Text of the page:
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Late Antique Letter CollectionsA Critical Introduction and Reference Guide$
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Cristiana Sogno, Bradley K. Storin, and Edward J. Watts

Print publication date: 2016

Print ISBN-13: 9780520281448

Published to California Scholarship Online: September 2017

DOI: 10.1525/california/9780520281448.001.0001

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The Letter Collection of Basil of Caesarea

The Letter Collection of Basil of Caesarea

Chapter:
(p.69) Four The Letter Collection of Basil of Caesarea
Source:
Late Antique Letter Collections
Author(s):

Andrew Radde-Gallwitz

Publisher:
University of California Press
DOI:10.1525/california/9780520281448.003.0006

In a recent article, Roy Gibson has underscored the differences between ancient letter collections and their modern presentations. The latter, Gibson shows, tend to arrange letters in chronological order, subordinating the question of the collection’s original form and purpose to the interests of the modern biographer. The corpus of letters of Basil of Caesarea exemplifies Gibson’s theme well. When, in 1730, the Benedictine editors of St. Maur imposed order on the seeming incoherence of the arrangement in the manuscripts available to him, they did so by placing the letters in a putative chronological order. All subsequent editions and translations have followed suit, and thus the study of Basil’s letters has served a largely biographical purpose. This chapter disentangles, as much as possible, the original collection or collections of Basil’s letters from the modern reception of them. There is evidence for the circulation of small collections of Basil’s letters during his lifetime, collections arranged by addressee for purposes ranging from apologetic to polemical. This chapter examines the history of the collection’s formation, arrangement, and content.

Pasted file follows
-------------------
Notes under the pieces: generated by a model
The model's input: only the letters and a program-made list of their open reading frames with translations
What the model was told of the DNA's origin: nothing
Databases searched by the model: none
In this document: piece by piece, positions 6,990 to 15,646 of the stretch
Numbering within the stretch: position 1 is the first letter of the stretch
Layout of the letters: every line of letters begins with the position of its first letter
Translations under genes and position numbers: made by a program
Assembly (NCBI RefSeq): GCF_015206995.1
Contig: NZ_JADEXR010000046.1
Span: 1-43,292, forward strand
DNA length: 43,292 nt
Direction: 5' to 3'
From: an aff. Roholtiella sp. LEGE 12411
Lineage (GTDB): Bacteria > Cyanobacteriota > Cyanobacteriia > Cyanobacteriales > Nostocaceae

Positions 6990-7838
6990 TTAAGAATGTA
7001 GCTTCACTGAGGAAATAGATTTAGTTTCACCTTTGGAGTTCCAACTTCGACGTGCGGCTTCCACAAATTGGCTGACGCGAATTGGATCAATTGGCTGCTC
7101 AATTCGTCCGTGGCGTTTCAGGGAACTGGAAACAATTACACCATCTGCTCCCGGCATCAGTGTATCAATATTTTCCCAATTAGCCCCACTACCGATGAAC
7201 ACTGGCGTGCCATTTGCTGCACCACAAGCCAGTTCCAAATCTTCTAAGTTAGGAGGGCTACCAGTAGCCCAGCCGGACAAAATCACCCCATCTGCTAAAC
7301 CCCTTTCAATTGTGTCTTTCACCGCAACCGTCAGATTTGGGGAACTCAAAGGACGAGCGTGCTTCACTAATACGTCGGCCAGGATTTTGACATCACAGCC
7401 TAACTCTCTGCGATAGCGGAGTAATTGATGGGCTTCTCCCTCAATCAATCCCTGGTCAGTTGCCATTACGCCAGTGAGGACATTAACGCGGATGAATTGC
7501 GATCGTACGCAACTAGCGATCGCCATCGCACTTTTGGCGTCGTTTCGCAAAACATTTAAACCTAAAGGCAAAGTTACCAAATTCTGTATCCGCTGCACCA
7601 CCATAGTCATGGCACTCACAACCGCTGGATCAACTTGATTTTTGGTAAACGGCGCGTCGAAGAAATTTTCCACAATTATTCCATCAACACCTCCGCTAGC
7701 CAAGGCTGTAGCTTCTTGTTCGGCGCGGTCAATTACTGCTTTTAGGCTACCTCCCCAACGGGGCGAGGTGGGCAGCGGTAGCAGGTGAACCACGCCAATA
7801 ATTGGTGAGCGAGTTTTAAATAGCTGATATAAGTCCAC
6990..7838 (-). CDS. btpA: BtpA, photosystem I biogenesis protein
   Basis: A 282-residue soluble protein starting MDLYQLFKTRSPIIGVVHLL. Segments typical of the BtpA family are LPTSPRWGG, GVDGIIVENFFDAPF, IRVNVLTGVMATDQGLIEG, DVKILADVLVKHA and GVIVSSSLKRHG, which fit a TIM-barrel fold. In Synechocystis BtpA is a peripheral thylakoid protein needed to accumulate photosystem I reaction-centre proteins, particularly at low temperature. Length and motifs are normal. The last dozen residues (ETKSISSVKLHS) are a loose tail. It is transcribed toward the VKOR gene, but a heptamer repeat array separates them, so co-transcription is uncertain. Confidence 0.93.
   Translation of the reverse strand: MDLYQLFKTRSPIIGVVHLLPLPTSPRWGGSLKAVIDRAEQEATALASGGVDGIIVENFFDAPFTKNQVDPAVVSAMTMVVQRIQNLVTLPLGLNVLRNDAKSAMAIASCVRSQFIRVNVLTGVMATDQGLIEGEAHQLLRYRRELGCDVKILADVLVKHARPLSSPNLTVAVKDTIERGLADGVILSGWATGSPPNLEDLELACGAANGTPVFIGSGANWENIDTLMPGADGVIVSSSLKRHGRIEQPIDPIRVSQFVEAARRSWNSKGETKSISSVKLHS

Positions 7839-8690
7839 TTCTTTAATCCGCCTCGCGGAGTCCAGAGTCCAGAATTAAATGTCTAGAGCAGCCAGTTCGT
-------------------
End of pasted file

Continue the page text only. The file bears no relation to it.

Keywords:   Andrew Radde-Gallwitz, Basil of Caesarea, Gregory of Nazianzus, Congregation of St. Maur, apologetic, polemic, Greek letters

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